Bird of prey found struggling to breathe rescued by RSPCA

The red kite found struggling to breathe in Little Bardfield. Picture: RSPCA

The red kite found struggling to breathe in Little Bardfield. Picture: RSPCA - Credit: Archant

A bird of prey found lying by the side of a country road in Little Bardfield struggling to breathe has been rescued by the RSPCA.

The red kite was unable to fly and seemed to be in difficulty when the passerby spotted it near Brazenhead Farm on Sunday (November 4).

They contacted the RSPCA and managed to contain the bird in a box before meeting Animal Collection Officer (ACO) Anna Glozier at a halfway point on the M11.

ACO Glozier said: “The kind member of the public contained the bird and as I was quite far away they came to meet me in the car at a halfway point on the M11. I was very grateful that they were able to do this as it meant the bird could get the treatment it needed much quicker.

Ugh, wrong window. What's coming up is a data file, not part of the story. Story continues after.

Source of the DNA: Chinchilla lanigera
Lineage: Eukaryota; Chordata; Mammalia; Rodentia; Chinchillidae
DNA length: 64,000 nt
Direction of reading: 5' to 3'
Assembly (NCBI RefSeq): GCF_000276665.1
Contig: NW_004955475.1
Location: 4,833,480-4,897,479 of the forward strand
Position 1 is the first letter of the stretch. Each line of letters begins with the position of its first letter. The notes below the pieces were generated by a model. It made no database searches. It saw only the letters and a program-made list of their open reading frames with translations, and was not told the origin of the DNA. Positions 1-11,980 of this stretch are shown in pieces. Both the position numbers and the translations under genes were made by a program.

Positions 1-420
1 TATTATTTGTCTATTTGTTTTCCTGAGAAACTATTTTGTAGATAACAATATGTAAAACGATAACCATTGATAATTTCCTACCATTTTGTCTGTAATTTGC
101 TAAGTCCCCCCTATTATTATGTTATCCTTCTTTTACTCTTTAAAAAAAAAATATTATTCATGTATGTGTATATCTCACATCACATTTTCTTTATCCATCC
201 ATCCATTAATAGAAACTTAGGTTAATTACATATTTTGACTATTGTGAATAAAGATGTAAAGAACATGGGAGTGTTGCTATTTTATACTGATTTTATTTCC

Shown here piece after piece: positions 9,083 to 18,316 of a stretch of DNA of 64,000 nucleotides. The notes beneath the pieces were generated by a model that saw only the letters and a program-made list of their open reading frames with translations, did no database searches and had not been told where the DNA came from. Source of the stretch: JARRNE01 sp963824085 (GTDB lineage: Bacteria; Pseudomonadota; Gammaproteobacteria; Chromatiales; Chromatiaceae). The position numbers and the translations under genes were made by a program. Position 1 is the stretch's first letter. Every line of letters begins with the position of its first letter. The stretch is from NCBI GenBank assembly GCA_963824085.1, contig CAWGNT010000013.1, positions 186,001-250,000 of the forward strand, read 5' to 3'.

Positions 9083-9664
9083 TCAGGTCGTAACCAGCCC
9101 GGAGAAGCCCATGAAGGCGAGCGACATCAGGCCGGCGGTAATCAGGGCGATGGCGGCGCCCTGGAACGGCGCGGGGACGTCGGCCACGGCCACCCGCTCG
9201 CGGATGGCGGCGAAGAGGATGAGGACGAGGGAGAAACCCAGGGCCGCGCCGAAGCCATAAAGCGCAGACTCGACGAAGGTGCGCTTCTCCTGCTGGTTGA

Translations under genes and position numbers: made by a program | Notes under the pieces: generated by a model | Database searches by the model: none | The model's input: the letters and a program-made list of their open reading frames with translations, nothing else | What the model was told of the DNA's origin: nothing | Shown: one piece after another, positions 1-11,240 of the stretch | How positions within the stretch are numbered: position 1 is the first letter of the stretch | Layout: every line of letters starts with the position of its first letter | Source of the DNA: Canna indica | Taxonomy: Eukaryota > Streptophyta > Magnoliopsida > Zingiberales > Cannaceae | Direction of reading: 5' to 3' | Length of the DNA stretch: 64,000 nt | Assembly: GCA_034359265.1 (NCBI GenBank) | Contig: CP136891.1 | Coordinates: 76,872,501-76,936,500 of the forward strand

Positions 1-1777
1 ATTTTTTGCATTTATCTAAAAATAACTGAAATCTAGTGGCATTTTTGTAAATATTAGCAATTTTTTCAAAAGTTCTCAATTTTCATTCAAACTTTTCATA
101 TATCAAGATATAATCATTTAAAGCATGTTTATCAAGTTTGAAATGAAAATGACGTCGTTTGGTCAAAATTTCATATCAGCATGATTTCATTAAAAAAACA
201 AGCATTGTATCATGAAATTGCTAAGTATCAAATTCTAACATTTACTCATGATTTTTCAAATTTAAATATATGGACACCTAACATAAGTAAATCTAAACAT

“During my 27 years on the job, I’ve never picked up a red kite in Essex before and when I took the bird to South Essex Wildlife Hospital, they said they rarely saw them in this area as well.”

South Essex Wildlife Hospital is now taking care of the bird which appears to have a fractured breast bone and is on a course of antibiotics for suspected Trichomoniasis, a parasite which causes lesions in the throat.

Sue Schwar, founder and manager at SEWH, said: “The very beautiful but extremely weak red kite was delivered by the RSPCA at the weekend. It seemed like the bird was unable to breathe very well and after removing what it had last eaten from its throat we could see on the x-ray there were lots of debris and swelling.

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“We are doing everything we can for him. He’s responding to treatment and we are quite pleased with the progress he is making.”

The red kite is now able to stand and is looking much brighter. The hope is that he will pull through and will be released in the next few weeks.

For more information on what to do if you find an injured wild bird, visit:

If you see an injured wild animal please call 0300 1234 999.